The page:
The daily business briefing: February 26, 2019

Harold Maass
Elon Musk at an event in California
Robyn Beck-Pool/Getty Images


Tesla stock stumbles after Musk gets in more trouble over tweets

Tesla shares fell sharply overnight and early Tuesday after the Securities and Exchange Commission asked a judge to hold Tesla CEO Elon Musk in contempt for allegedly violating a 2018 agreement to get prior approval before tweeting about the company's operations. Tesla shares fell nearly 3 percent in pre-market trading Tuesday, after dropping 5 percent after-hours on Monday. Musk tweeted on Feb. 19 that the electric-car maker would make "around" 500,000 vehicles this year, then clarified hours later that he "meant to say" Tesla would reach the higher production rate by late 2019, while 2019 deliveries would still be 400,000. The SEC said Musk failed to get approval before "publishing this tweet, which was inaccurate and disseminated to over 24 million people." Tesla said Musk didn't need approval because the information was already public. [CNBC]


Bad news on Home Depot, Caterpillar, weighs on stocks

U.S. stock index futures fell early Tuesday after a disappointing earnings report from Home Depot and a downgrade for Caterpillar dampened spirits on Wall Street. Home Depot posted quarterly earnings and revenue that missed expectations. UBS, citing slowing global construction demand, issued a rare "sell" rating for Caterpillar shares. Home Depot shares dropped by 2.4 percent in pre-market trading; Caterpillar shares fell 3.7 percent. U.S.-China trade tensions also remained in focus. President Trump on Sunday said he was delaying hikes on tariffs on $200 billion in Chinese imports, saying the two sides were making progress toward ending their trade war, although he said a deal "could happen fairly soon, or it might not happen at all." [CNBC, CNBC]


Report: Evidence of human-caused climate change hits 'gold standard'

Evidence that human activity is causing global warming has reached a "gold standard" level of statistical certainty that means there is just a one-in-a-million chance the scientific consensus on climate change is wrong, according to a report by a U.S.-led team published Monday in the journal Nature Climate Change. "Humanity cannot afford to ignore such clear signals," the scientists wrote, citing satellite measurements of rising temperatures over the past 40 years. "The narrative out there that scientists don't know the cause of climate change is wrong," lead author Benjamin Santer said. "We do." President Trump has questioned climate change reports and plans to withdraw from the 197-nation Paris climate agreement. [Reuters]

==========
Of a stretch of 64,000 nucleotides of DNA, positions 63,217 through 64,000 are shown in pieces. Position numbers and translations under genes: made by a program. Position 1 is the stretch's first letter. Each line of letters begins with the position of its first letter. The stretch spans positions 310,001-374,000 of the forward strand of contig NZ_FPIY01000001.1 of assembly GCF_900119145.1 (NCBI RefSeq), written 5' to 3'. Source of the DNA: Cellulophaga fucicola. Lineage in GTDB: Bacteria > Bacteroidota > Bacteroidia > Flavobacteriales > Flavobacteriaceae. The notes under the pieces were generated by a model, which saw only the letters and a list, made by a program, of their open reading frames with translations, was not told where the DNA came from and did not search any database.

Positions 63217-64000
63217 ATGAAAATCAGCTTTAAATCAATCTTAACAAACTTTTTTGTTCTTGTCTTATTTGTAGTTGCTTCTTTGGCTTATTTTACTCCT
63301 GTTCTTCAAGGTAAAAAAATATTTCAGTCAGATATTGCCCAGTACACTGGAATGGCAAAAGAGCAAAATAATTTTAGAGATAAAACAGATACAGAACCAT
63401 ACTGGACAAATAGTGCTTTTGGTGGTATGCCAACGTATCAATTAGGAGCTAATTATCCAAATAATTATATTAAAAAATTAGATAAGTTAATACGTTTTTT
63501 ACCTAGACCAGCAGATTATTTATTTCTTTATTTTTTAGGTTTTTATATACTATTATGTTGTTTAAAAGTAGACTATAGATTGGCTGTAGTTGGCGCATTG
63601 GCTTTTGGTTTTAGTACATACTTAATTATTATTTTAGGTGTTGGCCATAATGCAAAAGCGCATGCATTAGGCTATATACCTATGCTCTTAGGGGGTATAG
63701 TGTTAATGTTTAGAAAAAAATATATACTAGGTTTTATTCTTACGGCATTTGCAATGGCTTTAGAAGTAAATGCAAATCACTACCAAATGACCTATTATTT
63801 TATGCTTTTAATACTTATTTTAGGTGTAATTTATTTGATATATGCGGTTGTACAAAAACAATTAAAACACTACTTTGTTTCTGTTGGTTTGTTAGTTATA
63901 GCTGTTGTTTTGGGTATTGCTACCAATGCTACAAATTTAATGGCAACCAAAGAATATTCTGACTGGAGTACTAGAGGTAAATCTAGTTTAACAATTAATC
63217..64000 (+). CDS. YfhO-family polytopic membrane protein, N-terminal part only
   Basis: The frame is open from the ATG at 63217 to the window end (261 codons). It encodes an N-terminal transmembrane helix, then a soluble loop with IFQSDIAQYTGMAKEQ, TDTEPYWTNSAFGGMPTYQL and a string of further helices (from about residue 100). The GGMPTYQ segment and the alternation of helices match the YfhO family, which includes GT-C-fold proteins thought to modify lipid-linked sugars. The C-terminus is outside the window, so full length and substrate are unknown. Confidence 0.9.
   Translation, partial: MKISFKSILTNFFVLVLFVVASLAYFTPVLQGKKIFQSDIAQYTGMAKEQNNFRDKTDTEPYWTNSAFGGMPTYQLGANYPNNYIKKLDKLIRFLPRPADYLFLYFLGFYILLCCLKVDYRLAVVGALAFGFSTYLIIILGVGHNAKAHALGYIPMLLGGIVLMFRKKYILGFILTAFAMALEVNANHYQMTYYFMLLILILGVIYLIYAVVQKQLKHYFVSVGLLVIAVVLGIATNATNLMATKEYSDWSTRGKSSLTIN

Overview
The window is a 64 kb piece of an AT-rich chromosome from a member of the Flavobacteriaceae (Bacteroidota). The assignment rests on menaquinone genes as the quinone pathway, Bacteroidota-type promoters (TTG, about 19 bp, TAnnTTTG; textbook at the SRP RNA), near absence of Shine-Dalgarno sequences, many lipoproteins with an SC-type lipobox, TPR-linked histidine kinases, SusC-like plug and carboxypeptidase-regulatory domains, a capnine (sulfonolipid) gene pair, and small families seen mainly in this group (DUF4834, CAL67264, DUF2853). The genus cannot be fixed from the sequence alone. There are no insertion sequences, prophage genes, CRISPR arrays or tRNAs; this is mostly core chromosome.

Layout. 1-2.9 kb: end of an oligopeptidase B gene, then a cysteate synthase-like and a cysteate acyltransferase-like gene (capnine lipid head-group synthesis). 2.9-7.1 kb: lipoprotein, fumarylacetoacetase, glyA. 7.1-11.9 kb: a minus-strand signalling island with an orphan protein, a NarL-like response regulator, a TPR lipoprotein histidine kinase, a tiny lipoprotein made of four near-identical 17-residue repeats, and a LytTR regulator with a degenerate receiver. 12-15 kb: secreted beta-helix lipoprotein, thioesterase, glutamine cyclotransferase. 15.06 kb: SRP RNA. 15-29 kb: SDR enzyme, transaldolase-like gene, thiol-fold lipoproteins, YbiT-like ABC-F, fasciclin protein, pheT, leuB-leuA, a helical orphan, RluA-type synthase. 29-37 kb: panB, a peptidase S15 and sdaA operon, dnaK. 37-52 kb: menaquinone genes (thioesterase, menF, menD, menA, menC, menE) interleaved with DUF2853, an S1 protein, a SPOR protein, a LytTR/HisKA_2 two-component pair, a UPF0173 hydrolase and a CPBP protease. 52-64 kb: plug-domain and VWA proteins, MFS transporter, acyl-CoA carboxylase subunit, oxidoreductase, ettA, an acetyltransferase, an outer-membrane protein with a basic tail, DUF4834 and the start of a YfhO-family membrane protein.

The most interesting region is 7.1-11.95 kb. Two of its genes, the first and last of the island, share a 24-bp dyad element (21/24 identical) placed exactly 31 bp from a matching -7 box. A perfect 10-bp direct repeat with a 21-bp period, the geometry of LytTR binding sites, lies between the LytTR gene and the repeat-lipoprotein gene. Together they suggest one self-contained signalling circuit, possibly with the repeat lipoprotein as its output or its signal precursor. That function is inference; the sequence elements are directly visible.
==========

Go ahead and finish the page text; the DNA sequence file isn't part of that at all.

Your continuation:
Theresa May acknowledges Brexit could be delayed

British Prime Minister Theresa May acknowledged Tuesday that the U.K.'s exit from the European Union could be delayed. If lawmakers reject her Brexit plan in a March 12 vote, they will be allowed to vote on requesting to delay Brexit from late March until at least June. The news came after Jeremy Corbyn, leader of Britain's opposition Labour Party, on Monday dropped his resistance to a second vote on leaving the European Union as the U.K. nears the scheduled departure date with no agreement on how to proceed. Labour's announcement of Corbyn's new position came after nine Labour Party members resigned last week and more appeared poised to go. It is unlikely that Parliament would approve an amendment calling for a new Brexit vote, but without Labour's support there is no chance at all. [The New York Times, The Washington Post]


Oscars TV ratings rise for first time in 5 years

The 91st Academy Awards' TV ratings beat last year's Oscars broadcast by 12 percent, the first increase in five years. Still, the 29.6 million-person audience was the second smallest ever for Hollywood's big ceremony. Last year's audience of 26.5 million was the smallest ever. The Oscars has remained the top-viewed live entertainment broadcast in the country despite the declining audiences seen from 2014 until this year. The 2019 ceremony marked a change because there was no official host for just the second time, after comedian Kevin Hart withdrew from the gig in December after the resurfacing of homophobic tweets he posted years ago and for which he has since apologized. [Deadline, CNBC]